Sri Lanka’s President Mahinda Rajapaksa on Wednesday said he would credit Prime Minister Narendra Modi’s “foreign policy” for Mr. Rajapaksa’s decision to release five convicted Tamil Nadu fishermen. Speaking to The Hindu in an exclusive interaction after he met PM Modi in Kathmandu, President Rajapaksa said, “Since he has come to power PM Modi has opened out to the relationship with Sri Lanka. It is his foreign policy and his outreach that led to my decision.”
When asked if he had decided to free the fishermen, rather than transferring them as sentenced prisoners to India, because he believed the fishermen were innocent, as the Indian government has maintained, Mr. Rajapaksa told The Hindu, “Absolutely not. I was absolutely sure that they were guilty, as our courts had convicted them. But I felt that our friendship with India was more important.” Mr. Rajapaksa confirmed that PM Modi had spoken to him about the conviction of the fishermen in a phone call between them. Sources had also told The Hindu that the PM had sent an emissary with a message for a pardon or release of the fishermen under the 2010 Transfer of Sentenced prisoners agreement between India and Sri Lanka.
President Rajapaksa met with Prime Minister Modi at Kathmandu’s Soaltee Hotel, where they are both staying on Wednesday evening for about half an hour.
Sources said Mr. Modi brought up the issue of maritime security, as the Indian government has been concerned about the presence of Chinese submarines in Sri Lankan and Maldivian harbours. Briefing reporters after the bilateral meeting,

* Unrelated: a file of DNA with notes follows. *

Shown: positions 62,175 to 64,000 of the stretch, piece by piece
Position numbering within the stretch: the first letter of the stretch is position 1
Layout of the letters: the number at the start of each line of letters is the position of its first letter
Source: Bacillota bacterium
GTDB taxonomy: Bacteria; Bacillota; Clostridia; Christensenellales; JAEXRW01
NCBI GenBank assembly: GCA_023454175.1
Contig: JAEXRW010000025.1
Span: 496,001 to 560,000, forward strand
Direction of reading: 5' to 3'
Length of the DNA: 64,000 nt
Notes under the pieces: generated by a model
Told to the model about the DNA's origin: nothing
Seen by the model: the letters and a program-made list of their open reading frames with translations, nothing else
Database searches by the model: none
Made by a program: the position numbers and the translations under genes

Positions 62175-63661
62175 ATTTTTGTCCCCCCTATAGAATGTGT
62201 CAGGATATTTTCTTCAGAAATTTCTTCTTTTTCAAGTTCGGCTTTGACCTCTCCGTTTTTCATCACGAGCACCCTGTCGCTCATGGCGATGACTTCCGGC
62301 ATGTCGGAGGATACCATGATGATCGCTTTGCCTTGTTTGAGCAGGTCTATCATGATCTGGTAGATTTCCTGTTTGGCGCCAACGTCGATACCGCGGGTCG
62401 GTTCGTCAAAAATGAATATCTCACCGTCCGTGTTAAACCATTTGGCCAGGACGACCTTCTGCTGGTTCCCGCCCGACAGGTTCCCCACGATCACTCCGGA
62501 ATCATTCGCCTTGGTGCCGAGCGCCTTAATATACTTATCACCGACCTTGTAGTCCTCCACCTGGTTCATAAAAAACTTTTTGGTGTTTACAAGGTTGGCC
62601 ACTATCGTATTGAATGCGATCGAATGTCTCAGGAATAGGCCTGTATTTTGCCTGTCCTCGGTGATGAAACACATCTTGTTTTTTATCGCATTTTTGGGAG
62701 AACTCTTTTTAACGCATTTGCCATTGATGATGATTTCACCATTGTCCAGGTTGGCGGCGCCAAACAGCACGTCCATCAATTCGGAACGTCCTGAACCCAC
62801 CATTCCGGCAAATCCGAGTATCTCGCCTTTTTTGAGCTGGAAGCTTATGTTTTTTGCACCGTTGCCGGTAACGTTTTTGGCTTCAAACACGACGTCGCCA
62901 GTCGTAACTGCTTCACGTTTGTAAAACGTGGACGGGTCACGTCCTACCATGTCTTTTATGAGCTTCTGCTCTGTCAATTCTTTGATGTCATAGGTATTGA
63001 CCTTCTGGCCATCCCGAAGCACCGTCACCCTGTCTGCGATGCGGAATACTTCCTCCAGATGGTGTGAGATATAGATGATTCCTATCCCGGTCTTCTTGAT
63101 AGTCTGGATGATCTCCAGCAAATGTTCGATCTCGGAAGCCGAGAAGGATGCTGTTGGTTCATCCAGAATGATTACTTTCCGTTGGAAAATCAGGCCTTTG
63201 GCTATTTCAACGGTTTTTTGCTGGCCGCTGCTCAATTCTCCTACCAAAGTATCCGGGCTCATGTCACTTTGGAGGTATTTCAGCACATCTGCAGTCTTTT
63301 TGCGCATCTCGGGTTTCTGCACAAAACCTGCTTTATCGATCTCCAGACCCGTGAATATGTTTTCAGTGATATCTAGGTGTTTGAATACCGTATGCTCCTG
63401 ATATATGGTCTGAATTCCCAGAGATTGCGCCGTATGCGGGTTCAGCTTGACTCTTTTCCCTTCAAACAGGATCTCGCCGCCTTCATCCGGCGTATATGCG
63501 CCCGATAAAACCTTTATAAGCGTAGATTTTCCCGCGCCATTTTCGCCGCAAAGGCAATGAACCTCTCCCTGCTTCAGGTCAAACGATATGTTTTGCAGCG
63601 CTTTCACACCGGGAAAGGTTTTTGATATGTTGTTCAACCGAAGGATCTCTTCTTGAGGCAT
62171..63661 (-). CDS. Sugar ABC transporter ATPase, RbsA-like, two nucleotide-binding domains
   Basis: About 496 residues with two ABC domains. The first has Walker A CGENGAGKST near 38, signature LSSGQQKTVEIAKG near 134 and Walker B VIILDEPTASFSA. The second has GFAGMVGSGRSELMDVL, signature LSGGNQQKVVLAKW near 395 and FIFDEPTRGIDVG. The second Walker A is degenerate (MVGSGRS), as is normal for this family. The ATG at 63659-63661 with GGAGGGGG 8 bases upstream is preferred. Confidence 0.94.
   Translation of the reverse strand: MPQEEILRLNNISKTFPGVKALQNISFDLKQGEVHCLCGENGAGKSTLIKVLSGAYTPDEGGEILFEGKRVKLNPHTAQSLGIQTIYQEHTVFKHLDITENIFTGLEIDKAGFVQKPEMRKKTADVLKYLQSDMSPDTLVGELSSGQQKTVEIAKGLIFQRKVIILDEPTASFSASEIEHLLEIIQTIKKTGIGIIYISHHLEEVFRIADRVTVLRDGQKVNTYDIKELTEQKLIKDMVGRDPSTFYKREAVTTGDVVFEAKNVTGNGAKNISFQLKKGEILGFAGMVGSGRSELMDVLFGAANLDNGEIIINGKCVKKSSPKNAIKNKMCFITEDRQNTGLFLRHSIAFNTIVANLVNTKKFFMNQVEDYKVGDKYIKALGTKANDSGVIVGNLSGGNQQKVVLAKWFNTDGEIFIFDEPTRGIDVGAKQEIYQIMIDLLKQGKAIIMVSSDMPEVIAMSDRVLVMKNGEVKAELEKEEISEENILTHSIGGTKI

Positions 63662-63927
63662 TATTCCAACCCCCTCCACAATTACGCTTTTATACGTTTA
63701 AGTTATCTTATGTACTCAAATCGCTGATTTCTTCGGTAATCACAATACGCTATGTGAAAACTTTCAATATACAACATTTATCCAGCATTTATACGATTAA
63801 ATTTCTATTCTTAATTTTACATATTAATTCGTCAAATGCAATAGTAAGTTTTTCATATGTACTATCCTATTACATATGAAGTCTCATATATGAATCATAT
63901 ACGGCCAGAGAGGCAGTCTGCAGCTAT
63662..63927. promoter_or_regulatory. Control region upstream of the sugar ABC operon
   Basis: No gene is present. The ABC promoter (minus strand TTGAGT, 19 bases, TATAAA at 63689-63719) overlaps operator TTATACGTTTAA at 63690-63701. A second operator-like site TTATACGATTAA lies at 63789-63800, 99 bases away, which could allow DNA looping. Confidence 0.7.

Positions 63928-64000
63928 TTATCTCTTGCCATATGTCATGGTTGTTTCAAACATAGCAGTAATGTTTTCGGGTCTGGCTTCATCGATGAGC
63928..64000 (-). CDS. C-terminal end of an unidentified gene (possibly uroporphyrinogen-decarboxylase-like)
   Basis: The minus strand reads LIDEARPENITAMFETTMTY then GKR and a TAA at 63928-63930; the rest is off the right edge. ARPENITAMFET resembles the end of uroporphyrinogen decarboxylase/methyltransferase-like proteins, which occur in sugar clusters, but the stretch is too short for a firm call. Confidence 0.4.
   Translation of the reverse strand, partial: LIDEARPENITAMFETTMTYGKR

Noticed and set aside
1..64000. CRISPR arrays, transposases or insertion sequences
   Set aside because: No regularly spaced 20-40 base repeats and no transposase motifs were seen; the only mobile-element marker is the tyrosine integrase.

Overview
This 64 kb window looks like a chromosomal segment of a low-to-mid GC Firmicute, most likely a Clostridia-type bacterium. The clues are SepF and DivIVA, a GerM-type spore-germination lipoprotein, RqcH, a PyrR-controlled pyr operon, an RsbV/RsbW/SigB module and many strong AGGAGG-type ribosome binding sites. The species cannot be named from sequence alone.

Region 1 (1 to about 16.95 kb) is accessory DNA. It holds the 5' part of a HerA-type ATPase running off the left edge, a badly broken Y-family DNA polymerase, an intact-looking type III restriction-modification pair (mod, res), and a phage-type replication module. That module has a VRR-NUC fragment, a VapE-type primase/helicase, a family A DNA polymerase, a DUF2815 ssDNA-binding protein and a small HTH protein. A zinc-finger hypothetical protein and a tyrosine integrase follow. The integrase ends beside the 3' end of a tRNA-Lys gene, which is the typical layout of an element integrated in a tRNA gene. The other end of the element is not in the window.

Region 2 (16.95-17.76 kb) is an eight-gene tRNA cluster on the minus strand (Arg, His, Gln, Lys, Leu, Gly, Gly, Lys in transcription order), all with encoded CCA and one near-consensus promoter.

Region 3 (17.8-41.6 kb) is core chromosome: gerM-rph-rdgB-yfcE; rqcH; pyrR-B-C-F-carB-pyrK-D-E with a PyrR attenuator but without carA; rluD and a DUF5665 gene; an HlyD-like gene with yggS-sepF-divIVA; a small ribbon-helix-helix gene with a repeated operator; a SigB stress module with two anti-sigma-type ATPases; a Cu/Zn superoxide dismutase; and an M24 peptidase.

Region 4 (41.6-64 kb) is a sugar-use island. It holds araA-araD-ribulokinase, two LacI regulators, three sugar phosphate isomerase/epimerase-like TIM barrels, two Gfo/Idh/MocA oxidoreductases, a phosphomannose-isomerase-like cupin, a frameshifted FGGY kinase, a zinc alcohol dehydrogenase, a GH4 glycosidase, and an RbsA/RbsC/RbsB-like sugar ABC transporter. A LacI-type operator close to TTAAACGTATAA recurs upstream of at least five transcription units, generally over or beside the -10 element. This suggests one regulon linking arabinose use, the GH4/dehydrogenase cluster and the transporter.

Spokesperson Syed Akbaruddin announced that after Mr. Modi’s meeting with President Rajapaksa and then with Maldivian President Abdulla Yameen, that National Security Advisor Ajit Doval would travel to Colombo and Male at the end of November to take the discussions forward.
Mr. Rajapaksa refused to comment on MDMK leader Vaiko’s decision to mark terror group LTTE chief V. Prabhakaran’s birthday, only saying, “He is a leader in India, what can I say.” During his speech at the SAARC session, Mr. Rajapaksa had said “The defeat of the LTTE has changed equations. But Sri Lanka cannot afford to be complacent as the threat of terror is still very real in the whole region.”
Earlier in the day, both Mr. Rajapaksa and Mr. Modi exchanged warm references during their SAARC inaugural ceremony speeches. While Mr. Rajapaksa complimented Mr. Modi for his idea for a ‘SAARC satellite’ by 2016, Mr. Modi had said, “President Rajapaksa is going into (elections) soon. I wish him good luck.” When asked if he discussed a visit by Prime Minister Modi to Sri Lanka, Mr. Rajapaksa told The Hindu, “If I am re-elected, I would like to invite PM Modi to Sri Lanka at the earliest.”